Courts have held that trade secrets may include such diverse information as pricing and bidding formulas, feasibility forecasts, product designs, financial data, contract bids, internal marketing profiles, and other methods and systems used by the trade secret owner. In other words, virtually anything can be a trade secret if it meets the statutory or common law definition. This white paper reviews how to determine if information qualifies as a trade secret and if misappropriation occurred.
Partner with Constangy, Brooks, Smith & Prophete, LLP in Winston-Salem, North Carolina
Practice primarily involves employment law and litigation, trade secret and unfair competition law and litigation, drafting employment and noncompetition agreements, FLSA and wage/hour issues, serving as a mediator for cases in those areas of law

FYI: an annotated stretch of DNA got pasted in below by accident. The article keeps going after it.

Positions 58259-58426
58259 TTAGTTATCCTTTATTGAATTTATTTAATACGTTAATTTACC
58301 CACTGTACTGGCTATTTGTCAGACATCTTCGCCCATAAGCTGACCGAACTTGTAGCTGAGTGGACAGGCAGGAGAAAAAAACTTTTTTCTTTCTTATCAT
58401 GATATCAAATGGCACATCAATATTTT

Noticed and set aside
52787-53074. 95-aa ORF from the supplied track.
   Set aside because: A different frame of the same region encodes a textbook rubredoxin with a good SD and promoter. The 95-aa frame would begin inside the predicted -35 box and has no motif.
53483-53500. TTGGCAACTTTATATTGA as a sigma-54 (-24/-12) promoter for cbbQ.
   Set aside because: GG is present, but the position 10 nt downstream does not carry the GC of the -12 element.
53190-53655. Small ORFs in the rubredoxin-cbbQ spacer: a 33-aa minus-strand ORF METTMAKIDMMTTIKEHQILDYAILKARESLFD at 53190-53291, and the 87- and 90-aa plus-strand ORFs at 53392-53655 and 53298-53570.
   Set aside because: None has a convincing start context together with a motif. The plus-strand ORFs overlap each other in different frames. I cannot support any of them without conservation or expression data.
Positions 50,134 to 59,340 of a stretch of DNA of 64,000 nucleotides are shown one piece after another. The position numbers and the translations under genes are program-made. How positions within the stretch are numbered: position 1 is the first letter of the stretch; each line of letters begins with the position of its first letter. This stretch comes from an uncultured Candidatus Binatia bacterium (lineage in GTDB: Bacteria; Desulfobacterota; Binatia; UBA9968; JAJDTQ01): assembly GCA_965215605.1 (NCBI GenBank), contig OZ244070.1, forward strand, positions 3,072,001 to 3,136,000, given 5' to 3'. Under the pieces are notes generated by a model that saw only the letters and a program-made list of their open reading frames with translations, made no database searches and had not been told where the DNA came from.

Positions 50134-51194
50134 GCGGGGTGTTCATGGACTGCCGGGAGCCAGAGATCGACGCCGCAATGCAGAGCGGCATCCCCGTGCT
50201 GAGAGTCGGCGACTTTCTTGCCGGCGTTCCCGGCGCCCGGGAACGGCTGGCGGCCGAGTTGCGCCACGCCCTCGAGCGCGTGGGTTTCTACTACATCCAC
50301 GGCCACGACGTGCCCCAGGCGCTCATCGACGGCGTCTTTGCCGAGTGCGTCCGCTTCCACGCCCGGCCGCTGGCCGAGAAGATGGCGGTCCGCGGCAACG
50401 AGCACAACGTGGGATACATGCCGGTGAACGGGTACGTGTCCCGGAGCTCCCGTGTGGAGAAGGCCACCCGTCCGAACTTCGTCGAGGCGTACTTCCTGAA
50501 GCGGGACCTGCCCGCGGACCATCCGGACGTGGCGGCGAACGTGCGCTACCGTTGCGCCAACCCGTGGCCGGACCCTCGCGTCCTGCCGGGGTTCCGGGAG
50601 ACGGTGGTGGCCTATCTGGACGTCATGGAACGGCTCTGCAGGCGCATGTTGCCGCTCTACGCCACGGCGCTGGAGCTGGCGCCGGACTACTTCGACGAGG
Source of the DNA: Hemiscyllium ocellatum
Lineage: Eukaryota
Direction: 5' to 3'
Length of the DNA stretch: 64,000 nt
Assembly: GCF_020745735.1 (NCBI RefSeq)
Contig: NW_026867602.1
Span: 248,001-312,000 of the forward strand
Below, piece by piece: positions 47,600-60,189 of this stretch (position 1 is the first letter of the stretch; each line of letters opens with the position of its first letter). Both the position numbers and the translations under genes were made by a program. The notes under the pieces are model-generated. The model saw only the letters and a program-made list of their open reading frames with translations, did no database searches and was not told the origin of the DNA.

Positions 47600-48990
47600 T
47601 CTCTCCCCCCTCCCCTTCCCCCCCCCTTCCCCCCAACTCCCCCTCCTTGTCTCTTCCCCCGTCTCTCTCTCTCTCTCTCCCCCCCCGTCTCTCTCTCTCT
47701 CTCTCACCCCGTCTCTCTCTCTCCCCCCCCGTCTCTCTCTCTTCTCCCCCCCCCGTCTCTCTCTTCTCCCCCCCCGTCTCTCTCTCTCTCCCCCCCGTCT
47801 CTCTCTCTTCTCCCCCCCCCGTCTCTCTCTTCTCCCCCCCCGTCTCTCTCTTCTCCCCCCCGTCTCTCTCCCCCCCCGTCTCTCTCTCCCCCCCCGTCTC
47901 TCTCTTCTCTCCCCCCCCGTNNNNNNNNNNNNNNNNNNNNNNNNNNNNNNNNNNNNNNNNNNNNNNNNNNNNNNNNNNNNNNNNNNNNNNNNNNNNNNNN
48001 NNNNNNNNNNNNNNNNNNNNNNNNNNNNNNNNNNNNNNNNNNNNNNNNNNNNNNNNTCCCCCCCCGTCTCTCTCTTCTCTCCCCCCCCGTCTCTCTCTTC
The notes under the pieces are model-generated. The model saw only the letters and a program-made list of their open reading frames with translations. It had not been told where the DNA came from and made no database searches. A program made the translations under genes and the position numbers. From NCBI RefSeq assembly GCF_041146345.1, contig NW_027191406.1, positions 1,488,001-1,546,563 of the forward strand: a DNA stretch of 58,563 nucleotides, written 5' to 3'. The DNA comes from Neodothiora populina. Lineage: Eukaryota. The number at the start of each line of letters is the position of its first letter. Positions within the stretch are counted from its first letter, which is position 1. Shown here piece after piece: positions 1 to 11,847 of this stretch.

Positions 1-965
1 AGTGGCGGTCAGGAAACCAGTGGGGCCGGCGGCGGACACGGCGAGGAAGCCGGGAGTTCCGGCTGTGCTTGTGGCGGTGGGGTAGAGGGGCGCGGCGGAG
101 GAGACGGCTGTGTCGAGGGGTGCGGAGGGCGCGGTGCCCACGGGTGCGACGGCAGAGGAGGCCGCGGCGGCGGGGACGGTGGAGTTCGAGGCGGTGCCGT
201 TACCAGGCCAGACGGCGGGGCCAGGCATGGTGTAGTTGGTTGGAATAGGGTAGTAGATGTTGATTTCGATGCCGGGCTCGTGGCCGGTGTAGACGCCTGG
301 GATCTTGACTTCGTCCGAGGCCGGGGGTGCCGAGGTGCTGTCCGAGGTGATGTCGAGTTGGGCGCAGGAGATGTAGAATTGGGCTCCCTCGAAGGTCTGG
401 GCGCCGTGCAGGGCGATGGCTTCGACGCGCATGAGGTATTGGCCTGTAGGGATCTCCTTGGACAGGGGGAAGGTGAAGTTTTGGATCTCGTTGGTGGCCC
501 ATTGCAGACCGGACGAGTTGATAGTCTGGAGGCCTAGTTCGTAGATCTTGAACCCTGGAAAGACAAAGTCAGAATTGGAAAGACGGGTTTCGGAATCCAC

Consistently named to North Carolina Super Lawyers and Business North Carolina’s annual Legal Elite for employment law and/or alternative dispute resolution
Consistently listed in Best Lawyers in America for employment law and/or alternative dispute resolution
Certified mediator with emphasis on mediating employment-related disputes, covenants not to compete and trade secret issues, FLSA and wage/hour issues, and ERISA denial of benefits cases
Adjunct professor at Wake Forest University School of Law, including courses on Trade Secrets and Unfair Competition, and Negotiation
J.D. degree, Wake Forest University School of Law; M.Div. degree, Yale University